There is a worldwide increase in demand for facilities that derive energy from organic waste material. WTT specializes in various technologies like anaerobic digestion, refuse derived fuel (RDF) and biomass treatment.
Anaerobic digestion (AD) is an economically and politically preferred treatment method for organic waste streams. WTT can supply two different AD systems to be able to find the optimal solution for each specific situation. These are the Dry AD batch process, where waste is digested in large concrete boxes, and Wet AD systems, where the Pulper System and the Press System are pretreatment options.
Composting and biodrying
WTT’s biological tunnel process is individually controlled in order to provide each batch with a tailor-made treatment. WTT’s fully automated process allows the operator to set process parameters to adapt different waste categories and seasonal influences. Its modular construction and versatile control software interface allows the same facility to treat organic waste optimally in short a period of time, maximizing processing efficiency and keeping environmental conditions strictly under control.
Odour reduction systems
WTT has developed a wide range of odour-reduction systems, including bio filtration and air humidification technology. Our wide experience and practical knowledge of these systems has provided the know-how to guarantee low-level odour output in any installation.
Types of waste
(MSW) municipal solid waste
In many countries landfill extension is difficult or impossible. For these circumstances, WTT designed a MSW separation-system with high-tech processes, which will split-up the MSW in reusable and non-useable streams.
The reusables are local market depending, but mostly iron, aluminium, paper, cardboard, PVC, PET, textiles and more. All of these materials are completely prepared for delivery to the reprocessor.
The rest fraction will be intensively biological treated and its mass and biological activity reduced significantly.This solution provides a system upfront the landfill by 50 – 75%. The equipment can also be configured to separate semi-usable-compost for landfill cover and meet your recycling targets.
Source separate organic waste
These are the well known composting plants, which started back in the 1980’s when the Netherlands and Germany introduced multi bin source separation schemes for the capture of all kinds of different waste produced in homes.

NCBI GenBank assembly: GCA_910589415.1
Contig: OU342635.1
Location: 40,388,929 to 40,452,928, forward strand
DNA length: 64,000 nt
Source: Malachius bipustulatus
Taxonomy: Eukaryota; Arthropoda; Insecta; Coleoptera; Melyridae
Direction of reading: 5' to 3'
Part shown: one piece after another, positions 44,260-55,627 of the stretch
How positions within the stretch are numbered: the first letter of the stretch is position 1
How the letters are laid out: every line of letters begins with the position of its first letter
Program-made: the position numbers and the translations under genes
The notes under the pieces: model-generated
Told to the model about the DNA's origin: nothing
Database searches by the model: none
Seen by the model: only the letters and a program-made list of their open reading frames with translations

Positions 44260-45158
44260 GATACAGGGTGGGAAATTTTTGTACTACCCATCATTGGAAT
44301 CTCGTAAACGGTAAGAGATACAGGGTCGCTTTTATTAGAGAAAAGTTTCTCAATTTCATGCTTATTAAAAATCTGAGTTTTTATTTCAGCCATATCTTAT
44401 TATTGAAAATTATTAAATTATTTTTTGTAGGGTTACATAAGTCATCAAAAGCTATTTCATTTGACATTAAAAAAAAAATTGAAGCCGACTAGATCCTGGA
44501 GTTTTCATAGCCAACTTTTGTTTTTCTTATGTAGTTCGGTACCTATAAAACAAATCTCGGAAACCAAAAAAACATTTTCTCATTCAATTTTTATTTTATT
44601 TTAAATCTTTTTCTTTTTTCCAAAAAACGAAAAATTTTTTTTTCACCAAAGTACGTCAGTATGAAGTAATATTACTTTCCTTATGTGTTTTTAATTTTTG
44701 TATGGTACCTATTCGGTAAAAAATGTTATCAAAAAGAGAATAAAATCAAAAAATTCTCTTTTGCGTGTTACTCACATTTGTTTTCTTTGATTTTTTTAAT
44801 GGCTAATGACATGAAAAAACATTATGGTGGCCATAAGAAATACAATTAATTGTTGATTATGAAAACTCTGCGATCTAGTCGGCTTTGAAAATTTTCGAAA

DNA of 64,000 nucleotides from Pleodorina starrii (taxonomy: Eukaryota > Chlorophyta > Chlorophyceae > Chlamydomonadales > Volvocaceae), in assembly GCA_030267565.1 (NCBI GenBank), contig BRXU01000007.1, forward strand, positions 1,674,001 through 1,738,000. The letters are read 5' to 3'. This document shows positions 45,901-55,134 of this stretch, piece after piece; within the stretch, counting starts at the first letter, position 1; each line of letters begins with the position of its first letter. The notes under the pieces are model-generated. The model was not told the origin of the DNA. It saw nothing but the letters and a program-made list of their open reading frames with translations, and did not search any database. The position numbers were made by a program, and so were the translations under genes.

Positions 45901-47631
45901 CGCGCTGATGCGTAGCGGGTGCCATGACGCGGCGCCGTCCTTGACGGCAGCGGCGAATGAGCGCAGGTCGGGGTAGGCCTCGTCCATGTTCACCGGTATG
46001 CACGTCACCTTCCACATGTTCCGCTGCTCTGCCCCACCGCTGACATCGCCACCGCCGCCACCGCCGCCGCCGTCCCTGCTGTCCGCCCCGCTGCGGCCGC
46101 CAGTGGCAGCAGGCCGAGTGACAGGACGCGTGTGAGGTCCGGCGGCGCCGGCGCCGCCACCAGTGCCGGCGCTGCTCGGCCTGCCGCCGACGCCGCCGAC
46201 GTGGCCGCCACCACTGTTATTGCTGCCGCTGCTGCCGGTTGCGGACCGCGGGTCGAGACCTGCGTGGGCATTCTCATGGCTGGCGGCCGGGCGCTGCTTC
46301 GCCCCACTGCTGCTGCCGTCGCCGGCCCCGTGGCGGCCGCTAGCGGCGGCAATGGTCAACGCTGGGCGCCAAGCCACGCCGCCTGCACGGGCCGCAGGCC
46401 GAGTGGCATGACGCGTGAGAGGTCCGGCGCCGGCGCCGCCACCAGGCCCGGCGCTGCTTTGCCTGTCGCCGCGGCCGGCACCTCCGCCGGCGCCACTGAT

For the first time, householders were legally required to separate the organic waste (mostly kitchen and garden waste) into a separate (green) bin. This waste was collected and composted in various styles including flat-heap systems, drum-system containers and tunnel systems. The tunnel-system was the most efficient and operator friendly design and consequently is now the most common system. WTT developed and improved the tunnel-system into the most efficient and compost can be produced within this system of “Rottegrad” IV-V within 4 weeks time.
The WTT-staff were involved in the first biowaste-tunnel-composting-installation in 1994 and have subsequently build over 900 tunnels. Throughout this time WTT has continously improved the design and identified methods of reducing the capital and operating costs.
In Northern-Europe waste water targets were set in the 1970’s to implement a 0% target for uncleaned waste water disposal. This means that all waste water needed to be treated via a (biological) water cleaning installation. These installations were build and the targets were met, however, one of the sub-products (waste) produced was sludge. This sludge’s became more and more of a problem as significant amounts required landfilling.
For this reason alternative solutions to landfill were investigated. Several options like incineration, agriculture use, drying and composting were investigated. WTT developed composting systems which handle sludge and could significantly reduce its weight and turn it into compost.
The main difficulties with the treatment of the sludges were the challenges of sufficiently aerating the material and also how to use biofiltration with the high ammonia content in the output air. WTT did solve these problems within its tunnel-composting-process and the latest design is able to transform sludge with 20% solid content into compost with 60-80% solid content within 10 – 14 days.
The reduction in total mass will go as high as 5 times (to 20%). The sludges can be composted as long as there is sufficient degradable organic content in the dry matter. WTT sludge-composting-system produces for compost agriculture (wine grapes production) use.
Garden and biowaste
As previously mentioned, in Northern-Europe waste was being separated at homes and by down stream mechanical treatment systems.
Commercial green and ‘yard’ waste produced by highway-sides, park cuttings etc. was normally compost out-side using windrow-systems. As population density increases, the availability of potential development sites decrease and the requirement for relatively low odour production is given.
Therefore WTT developed an aeration system for the windrows, which introduced oxygen in a special way (injection), so that anaerobic spots are significantly reduced.
In general, this results in significant odour reduction, especially during the turning of material. WTT has implemented this system throughout Holland and now it is an obligation for any new facility.
A typical Dutch problem, due to the large population and still many agricultural activities, is manure over-production.
In Holland, the amount of manure that can be spread on land is very limited. This has created a demand for preparation facilities to solve this problem.
WTT has developed a composting system which reduces the manure using its own biological activity to stabilise the material and reduce the weight and moisture content.
The product can be sold in dried manure.